We always like to think of ourselves as individuals but the truth is our parents pass on certain personality traits and tastes whether we like it or not. When it comes to music, I inherited a closet liking for Dire Straits. My father (whose liking for them was not closet in any way) played their albums endlessly, and with the Love Over Gold album I can clearly remember him being blown away by it as a piece of work.
Telegraph Road is a song that I find exceptional for an unusual reason in music – the sheer scope of what it covers. If a film started with a single man creating a settlement in the Old West, and ended centuries later with the failure of the huge industrial machine that grew up from that settlement, it would be impressive stuff. But Telegraph Road achieves this in a song. That’s unheard of. By the standards of radio friendly singles, it’s an epic with a 14 minute running time, but considering the story it tells, it’s a work of genius.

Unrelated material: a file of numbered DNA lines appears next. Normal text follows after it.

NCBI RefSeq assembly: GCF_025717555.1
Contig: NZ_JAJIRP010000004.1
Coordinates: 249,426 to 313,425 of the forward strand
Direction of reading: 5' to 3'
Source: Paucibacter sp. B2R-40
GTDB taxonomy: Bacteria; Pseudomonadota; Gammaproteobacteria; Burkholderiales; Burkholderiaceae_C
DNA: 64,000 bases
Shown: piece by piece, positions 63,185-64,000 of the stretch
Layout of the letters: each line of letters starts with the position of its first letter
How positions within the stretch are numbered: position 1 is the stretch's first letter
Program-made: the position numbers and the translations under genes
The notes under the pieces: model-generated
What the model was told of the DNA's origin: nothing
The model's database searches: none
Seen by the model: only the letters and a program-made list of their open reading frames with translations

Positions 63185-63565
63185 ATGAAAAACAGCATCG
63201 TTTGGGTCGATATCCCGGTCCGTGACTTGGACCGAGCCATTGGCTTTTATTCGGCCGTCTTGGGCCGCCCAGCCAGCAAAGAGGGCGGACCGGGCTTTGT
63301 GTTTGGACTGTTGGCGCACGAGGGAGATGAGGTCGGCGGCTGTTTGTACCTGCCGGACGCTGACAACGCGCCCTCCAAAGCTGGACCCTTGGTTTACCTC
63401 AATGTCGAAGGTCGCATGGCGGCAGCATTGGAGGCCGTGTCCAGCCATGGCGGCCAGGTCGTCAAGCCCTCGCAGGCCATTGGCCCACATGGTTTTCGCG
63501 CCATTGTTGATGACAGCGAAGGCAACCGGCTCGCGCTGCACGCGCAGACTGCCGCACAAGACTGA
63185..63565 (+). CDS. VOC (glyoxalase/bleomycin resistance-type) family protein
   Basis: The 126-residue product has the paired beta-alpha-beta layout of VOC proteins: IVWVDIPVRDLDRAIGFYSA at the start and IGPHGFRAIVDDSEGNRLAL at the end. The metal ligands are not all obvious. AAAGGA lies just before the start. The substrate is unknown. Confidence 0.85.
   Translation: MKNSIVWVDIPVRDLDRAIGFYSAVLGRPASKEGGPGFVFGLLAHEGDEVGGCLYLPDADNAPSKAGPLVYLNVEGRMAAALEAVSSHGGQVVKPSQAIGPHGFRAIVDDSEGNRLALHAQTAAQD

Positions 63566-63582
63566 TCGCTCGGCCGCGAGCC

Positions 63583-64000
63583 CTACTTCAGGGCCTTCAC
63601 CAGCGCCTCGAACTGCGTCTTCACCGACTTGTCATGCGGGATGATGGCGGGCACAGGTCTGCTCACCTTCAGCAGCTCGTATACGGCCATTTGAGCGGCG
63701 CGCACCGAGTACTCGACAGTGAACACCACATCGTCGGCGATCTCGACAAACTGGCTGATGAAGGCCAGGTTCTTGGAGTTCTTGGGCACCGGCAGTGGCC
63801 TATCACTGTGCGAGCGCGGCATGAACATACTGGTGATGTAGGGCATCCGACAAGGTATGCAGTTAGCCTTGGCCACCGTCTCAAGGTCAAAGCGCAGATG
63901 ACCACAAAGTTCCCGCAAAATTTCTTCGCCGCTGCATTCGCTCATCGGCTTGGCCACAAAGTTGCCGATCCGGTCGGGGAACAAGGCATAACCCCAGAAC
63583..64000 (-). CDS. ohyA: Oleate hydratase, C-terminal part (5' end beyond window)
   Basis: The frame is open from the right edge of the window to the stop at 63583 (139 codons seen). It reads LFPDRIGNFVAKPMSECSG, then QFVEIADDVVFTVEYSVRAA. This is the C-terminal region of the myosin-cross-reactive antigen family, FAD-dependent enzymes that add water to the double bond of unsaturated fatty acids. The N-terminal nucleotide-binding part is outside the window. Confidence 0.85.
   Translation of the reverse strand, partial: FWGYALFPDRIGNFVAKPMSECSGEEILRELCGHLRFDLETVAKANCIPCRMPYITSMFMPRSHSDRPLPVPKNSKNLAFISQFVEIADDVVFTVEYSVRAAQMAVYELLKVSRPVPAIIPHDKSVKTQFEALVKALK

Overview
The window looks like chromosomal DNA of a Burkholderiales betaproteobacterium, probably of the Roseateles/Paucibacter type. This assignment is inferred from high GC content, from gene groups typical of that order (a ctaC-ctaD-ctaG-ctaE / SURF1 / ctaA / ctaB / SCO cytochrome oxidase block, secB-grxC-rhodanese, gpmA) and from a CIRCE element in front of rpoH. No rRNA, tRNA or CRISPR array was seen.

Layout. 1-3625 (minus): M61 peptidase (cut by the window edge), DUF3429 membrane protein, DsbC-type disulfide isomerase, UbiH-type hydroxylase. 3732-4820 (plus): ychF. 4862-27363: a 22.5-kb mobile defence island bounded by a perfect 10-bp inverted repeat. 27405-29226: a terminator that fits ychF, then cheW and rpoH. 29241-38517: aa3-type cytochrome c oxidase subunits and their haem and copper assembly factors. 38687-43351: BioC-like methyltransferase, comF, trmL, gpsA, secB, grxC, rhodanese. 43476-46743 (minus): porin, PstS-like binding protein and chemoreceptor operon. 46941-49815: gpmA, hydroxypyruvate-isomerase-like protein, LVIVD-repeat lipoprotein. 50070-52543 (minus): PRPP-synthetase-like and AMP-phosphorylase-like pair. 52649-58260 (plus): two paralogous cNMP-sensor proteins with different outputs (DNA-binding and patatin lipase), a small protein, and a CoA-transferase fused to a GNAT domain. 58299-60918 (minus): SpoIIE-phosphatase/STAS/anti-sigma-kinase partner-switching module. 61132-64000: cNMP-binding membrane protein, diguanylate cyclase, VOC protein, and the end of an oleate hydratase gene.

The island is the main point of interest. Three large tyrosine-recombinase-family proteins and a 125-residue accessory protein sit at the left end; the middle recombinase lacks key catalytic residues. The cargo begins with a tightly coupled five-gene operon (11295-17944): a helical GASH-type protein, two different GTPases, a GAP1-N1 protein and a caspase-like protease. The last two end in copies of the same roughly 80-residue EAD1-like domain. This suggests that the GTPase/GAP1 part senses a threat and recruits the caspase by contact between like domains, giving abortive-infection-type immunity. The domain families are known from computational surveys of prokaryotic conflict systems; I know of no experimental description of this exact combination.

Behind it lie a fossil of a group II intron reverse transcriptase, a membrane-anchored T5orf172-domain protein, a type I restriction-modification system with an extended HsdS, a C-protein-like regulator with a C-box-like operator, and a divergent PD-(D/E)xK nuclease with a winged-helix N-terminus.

One thing I was ignorant of about Telegraph Road is the inspiration for the song, and when I found out the story, it surprised me to learn that it is a place I’d already been fascinated by for the last few years – Detroit. This is a huge topic and something I will keep for future posts, but the stories from this troubled city are incredible. Apparently Mark Knopflier was in a tour bus on US Highway 24 (also known as Telegraph Road), when the inspiration for the song arrived. He certainly hit the mark with the story, and the latter verses of an unhappy man looking romantically back on the good old days are still hugely relevant to Detroit nearly 30 years later.
Love Over Gold also includes a song called Industrial Disease. Although it sounds like it could also be about Detriot, it’s apparently about early 1980’s Britain – our industrial decline and the associated social problems. The song is humourous rather than serious, but remains surprisingly relevant. One line in particular says ‘these are classic symptoms of a monetary squeeze’ which is very apt for the credit crunch era